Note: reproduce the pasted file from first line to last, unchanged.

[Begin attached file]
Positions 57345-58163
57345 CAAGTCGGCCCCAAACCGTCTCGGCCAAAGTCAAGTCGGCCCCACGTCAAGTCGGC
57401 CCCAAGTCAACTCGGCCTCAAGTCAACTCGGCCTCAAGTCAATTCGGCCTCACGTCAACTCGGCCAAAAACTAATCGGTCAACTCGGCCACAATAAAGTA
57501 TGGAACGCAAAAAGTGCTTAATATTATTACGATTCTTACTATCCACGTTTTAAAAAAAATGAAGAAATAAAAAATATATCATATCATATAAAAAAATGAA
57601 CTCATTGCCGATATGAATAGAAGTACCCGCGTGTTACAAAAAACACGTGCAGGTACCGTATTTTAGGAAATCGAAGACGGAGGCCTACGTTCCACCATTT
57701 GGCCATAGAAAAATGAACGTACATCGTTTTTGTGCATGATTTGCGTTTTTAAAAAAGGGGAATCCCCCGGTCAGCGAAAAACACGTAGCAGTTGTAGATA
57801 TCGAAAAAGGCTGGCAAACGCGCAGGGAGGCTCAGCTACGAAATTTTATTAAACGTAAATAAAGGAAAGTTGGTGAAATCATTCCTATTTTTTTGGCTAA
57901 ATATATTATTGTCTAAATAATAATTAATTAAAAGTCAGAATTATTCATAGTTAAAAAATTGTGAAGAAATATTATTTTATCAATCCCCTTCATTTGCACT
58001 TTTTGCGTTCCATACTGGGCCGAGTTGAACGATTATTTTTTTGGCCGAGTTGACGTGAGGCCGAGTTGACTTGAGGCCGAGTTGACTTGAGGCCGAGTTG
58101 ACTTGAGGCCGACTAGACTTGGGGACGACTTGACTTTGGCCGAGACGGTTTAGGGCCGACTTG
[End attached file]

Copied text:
Positions 57345-58163
57345 CAAGTCGGCCCCAAACCGTCTCGGCCAAAGTCAAGTCGGCCCCACGTCAAGTCGGC
57401 CCCAAGTCAACTCGGCCTCAAGTCAACTCGGCCTCAAGTCAATTCGGCCTCACGTCAACTCGGCCAAAAACTAATCGGTCAACTCGGCCACAATAAAGTA
57501 TGGAACGCAAAAAGTGCTTAATATTATTACGATTCTTACTATCCACGTTTTAAAAAAAATGAAGAAATAAAAAATATATCATATCATATAAAAAAATGAA
57601 CTCATTGCCGATATGAATAGAAGTACCCGCGTGTTACAAAAAACACGTGCAGGTACCGTATTTTAGGAAATCGAAGACGGAGGCCTACGTTCCACCATTT
57701 GGCCATAGAAAAATGAACGTACATCGTTTTTGTGCATGATTTGCGTTTTTAAAAAAGGGGAATCCCCCGGTCAGCGAAAAACACGTAGCAGTTGTAGATA
57801 TCGAAAAAGGCTGGCAAACGCGCAGGGAGGCTCAGCTACGAAATTTTATTAAACGTAAATAAAGGAAAGTTGGTGAAATCATTCCTATTTTTTTGGCTAA
57901 ATATATTATTGTCTAAATAATAATTAATTAAAAGTCAGAATTATTCATAGTTAAAAAATTGTGAAGAAATATTATTTTATCAATCCCCTTCATTTGCACT
58001 TTTTGCGTTCCATACTGGGCCGAGTTGAACGATTATTTTTTTGGCCGAGTTGACGTGAGGCCGAGTTGACTTGAGGCCGAGTTGACTTGAGGCCGAGTTG
58101 ACTTGAGGCCGACTAGACTTGGGGACGACTTGACTTTGGCCGAGACGGTTTAGGGCCGACTTG